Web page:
but with the usage of natural paraffin.
- Coprolites & Gastroliths: these categories
deal with the indigestable remnants of meals.
- Trace fossils: typically formed when an organism
moves over the surface of soft sediment and leaves an impression of its
How are fossils found?
There are certain techniques that paleontologists might exercise to
find fossils, but it mostly has to do with chance and luck.
However, all paleontologists need a place to start. Paleontologists must have
an extensive knowledge of the stromatolites, the different
eras, and which environment was most suitable for certain organisms. With this
information, a collector can eliminate certain localities in his or her search.
For example, if a collector
was interested in finding fossils of animals of ancient rocky shores, he or she
would eliminate formations and beds in which remains are likely to be rare
and poor. Paleontologists can also follow leads that other paleontologists
or collectors have left behind in published reports. These clues help narrow the focus of the search.
For example, marsh plants are most abundant in shales and sandstones
between beds of coal, and coals are found in limy shales and massive limestones,
many of which are the remains of ancient reefs. Using these techniques,
the process of elimination, and perhaps some luck, paleontologists have retrieved
many different fossils and animal remains from a variety of geological areas.
Conditions that lead to fossilization
There are many conditions that contribute to the formation of fossils.
The most common include the possession of hard parts,
such as a skeleton or shell, and a rapid burial after death. Besides being tough
and hard, the organism must come to rest in a place where it can be
buried before it decays or disintegrates. If the organism
is not buried deeply and quickly, aerobic bacteria
will reduce it to rubble.
Water, given enough time, can also dissolve it. For this reason, fossils
of some organisms are more rare than others.
The skeletons that contain a high percentage of mineral matter are most
readily preserved. The soft tissue that is not intimately
connected with skeletal parts is least likely to be preserved. Other conditions
that lead to fossilization include resting an environment that was biologically inert,
areas that are receiving a large, steady supply of sediment (deltas
of major rivers), and parts of the earth below sea level compared to those
above the sea level. The ideal place to become a fossil is at the bottom
of a quiet sea or lake where the prospective fossil is safe from damage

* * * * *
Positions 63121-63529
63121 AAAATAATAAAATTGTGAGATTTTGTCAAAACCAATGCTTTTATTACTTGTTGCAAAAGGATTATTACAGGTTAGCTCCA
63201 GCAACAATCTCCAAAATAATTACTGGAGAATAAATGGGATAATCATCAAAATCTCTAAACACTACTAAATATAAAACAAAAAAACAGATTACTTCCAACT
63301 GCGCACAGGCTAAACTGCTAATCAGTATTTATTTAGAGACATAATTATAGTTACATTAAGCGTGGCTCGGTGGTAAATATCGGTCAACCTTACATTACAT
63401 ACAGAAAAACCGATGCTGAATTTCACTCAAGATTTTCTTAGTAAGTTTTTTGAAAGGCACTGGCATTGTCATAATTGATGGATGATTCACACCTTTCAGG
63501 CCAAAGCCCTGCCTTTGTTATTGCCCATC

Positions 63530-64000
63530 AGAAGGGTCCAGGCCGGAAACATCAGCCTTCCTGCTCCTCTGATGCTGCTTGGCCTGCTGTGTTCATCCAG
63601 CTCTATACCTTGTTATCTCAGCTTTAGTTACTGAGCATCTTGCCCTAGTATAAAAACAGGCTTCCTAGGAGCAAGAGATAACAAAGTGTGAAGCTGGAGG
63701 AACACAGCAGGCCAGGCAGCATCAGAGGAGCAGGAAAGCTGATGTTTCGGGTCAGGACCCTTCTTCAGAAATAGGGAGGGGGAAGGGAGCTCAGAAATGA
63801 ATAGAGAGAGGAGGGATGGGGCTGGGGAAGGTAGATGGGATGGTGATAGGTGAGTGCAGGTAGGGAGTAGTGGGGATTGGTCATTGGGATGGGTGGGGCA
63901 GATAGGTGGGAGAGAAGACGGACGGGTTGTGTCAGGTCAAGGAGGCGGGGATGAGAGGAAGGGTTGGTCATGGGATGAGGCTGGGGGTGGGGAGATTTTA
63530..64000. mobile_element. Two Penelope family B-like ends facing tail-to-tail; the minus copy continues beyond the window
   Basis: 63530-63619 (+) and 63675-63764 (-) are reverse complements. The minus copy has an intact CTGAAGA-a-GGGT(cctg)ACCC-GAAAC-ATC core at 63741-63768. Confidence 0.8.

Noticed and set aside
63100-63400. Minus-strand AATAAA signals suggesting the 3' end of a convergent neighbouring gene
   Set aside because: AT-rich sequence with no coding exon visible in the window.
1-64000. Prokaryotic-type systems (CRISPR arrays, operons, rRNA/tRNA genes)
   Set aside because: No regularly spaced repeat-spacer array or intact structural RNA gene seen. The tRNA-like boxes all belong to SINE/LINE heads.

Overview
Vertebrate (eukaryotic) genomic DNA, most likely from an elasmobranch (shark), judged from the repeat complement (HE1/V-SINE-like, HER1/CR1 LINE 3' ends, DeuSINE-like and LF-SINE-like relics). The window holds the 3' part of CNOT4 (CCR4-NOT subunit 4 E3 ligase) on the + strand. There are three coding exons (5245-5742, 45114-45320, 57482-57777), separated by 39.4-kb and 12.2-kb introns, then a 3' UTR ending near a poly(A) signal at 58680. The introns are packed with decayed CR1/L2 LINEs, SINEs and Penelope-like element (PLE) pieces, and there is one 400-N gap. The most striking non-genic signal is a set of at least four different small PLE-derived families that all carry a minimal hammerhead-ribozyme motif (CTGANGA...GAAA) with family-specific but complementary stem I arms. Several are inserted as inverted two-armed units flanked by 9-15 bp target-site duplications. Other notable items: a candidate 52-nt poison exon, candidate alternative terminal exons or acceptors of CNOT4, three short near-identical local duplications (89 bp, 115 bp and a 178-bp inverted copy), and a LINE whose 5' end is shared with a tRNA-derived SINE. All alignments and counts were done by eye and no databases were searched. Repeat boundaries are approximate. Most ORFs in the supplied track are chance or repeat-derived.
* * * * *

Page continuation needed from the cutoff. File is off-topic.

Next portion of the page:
and can be covered rapidly with sediment. Clay offers excellent conditions where
the sediment protects the tissues and helps to exclude
predators and solvent water.
What do fossils tell us?
Answers to this question can be broad and depend upon particular fossil locations.
Nevertheless, there are certain general ideas that can be drawn
from different fossils accordingly. Different fossils, depending upon how
they were preserved, tell us different things. For example, fossils that
are preserved in amber give us an extraordinary amount of information
about the anatomy of that organism; since the organisms that are preserved
in amber, mostly insects, are usually preserved intact without any
disintegration of organs, muscles, and coloring. Even bones may tell a great deal
about the soft anatomy. For instance, the
area where the muscle attaches to the bone leaves marks that indicate size,
shape, and functions of these varied organs. Also, the cavities and the
the channels in skulls give us an idea of their intelligence, behavior,
and their principle features. Certain parts of certain fossils can also
tell us about growth, injury, disease, form, function, activities,
and instincts. Fossils also record the successive evolutionary diversification
of living things, the successive colonization of habitats, and the development
of increasingly complex organic communities. Fossils can tell a great
deal about their surroundings and the conditions under which they lived.
Finally, study of fossils contributes greatly to the study of evolution. They
are the only direct record of what has occurred in sequences of
reproducing populations and in the course of the time on an evolutionary